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DEC orders Sackets Harbor to build disinfectant system at new sewage treatment plant


SACKETS HARBOR – Though it was completed in the spring of 2012, the state Department of Environmental Conservation has ruled the village’s $9 million sewage treatment plant already needs an upgrade.

The DEC informed the village in October that it might have to install a disinfectant system to treat the effluent discharged from the village plant into the mouth of Black River Bay at Lake Ontario. That could cost up to $400,000, not counting engineering costs, Town Engineer Kris D. Dimmick said at a Board of Trustees meeting Tuesday night.

The board then decided to apply for a state Water Quality Improvement Project grant that would fund 85 percent of the overall cost; the village would be responsible for a 15 percent local share. It will need to submit an application by Dec. 13, complete engineering plans by September 2014, and finish construction by May 2017.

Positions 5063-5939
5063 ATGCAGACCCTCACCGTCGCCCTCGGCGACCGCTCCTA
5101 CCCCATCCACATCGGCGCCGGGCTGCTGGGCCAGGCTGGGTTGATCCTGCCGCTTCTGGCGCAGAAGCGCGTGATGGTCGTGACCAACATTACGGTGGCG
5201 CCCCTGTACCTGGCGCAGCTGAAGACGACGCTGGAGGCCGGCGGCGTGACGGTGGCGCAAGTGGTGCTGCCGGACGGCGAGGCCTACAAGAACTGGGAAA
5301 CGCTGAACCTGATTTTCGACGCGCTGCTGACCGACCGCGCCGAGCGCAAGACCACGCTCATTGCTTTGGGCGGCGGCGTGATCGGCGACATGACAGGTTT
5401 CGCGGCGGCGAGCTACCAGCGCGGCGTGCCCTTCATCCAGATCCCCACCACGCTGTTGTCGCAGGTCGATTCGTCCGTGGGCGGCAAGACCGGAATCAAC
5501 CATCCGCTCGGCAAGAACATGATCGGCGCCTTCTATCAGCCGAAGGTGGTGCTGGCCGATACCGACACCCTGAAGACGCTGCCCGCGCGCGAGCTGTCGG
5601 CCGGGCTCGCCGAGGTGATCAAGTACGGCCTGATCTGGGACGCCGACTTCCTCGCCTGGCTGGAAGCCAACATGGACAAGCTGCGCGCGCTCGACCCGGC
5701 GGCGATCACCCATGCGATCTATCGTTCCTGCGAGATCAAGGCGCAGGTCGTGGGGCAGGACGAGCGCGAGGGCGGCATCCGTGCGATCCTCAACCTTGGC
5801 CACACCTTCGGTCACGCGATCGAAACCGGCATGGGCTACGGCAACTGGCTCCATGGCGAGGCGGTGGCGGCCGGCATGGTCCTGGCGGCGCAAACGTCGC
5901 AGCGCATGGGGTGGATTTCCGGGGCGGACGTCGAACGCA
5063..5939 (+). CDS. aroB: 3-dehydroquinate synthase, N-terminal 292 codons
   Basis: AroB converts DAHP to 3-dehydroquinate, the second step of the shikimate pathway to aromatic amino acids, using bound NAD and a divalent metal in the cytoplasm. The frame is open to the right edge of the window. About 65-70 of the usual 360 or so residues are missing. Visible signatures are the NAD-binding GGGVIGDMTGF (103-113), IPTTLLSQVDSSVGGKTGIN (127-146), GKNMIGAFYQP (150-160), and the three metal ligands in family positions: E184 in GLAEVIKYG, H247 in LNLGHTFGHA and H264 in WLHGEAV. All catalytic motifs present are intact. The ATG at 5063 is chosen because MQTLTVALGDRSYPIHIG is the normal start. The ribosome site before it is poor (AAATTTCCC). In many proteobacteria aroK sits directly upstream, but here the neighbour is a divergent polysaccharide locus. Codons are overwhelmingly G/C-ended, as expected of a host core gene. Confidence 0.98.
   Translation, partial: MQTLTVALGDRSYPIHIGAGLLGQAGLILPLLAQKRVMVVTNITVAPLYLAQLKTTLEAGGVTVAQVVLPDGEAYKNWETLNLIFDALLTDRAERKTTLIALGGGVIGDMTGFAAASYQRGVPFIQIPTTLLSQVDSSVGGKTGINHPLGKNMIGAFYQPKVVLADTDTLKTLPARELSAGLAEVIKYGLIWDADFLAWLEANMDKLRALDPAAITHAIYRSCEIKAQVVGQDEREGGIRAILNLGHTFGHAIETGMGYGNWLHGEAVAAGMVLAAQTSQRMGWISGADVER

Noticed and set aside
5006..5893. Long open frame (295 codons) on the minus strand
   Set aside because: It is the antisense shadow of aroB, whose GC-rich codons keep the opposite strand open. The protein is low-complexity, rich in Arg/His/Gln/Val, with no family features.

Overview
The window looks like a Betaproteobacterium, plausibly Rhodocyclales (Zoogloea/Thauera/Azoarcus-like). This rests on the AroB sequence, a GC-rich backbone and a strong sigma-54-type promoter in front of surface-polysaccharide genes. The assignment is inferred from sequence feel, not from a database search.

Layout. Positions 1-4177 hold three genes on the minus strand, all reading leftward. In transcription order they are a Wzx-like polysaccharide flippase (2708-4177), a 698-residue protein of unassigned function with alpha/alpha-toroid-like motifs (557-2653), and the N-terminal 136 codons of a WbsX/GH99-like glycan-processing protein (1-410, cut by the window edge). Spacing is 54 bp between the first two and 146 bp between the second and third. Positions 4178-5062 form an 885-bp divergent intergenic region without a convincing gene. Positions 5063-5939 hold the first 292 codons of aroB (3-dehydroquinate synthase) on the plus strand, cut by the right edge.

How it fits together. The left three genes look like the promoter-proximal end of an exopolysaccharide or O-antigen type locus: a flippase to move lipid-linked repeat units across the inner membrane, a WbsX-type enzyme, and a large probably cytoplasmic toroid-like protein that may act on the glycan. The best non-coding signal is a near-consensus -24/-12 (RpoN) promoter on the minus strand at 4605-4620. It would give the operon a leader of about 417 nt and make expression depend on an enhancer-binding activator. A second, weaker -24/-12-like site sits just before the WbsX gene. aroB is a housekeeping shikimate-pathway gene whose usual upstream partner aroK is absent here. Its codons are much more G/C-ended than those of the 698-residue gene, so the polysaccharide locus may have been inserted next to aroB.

Village officials decided they would probably install an ultraviolet disinfectant system, rather than chlorination, to reduce the overall project cost. To cover the local share, they will pursue state and federal grant funding.

The DEC’s Oct. 9 letter warned that the village will need a modified discharge permit requiring the disinfectant system because the effluent flows into Black River Bay so close to Lake Ontario, which is classified as a Class A water body, said Town Engineer Kris D. Dimmick. The bay, by contrast, is deemed a Class C water body, which does not require a disinfectant system.

The discharge point for the plant, off General Smith Drive, is technically in the bay, but the DEC has ruled that the plant is required to abide by Class A guidelines because of its proximity to Lake Ontario.

Due to the vague criteria, Mr. Dimmick said regulations will be investigated to make sure the village is indeed mandated to undertake the project.

“I think there’s a little gamesmanship going on here” because the state “might be thinking the village is a proactive community that will do this because it’s already invested a lot in the plant,” he said.

Trustee Peter R. Daly, in response, said, “Seeing how the DEC flip-flops, it might change its mind two years from now and decide we don’t need to do this.”

The village was among 12 municipalities across the state ordered by the DEC to upgrade their sewage treatment plants with disinfectant systems. A $10 million pool of state grant funding is available to help fund those projects.

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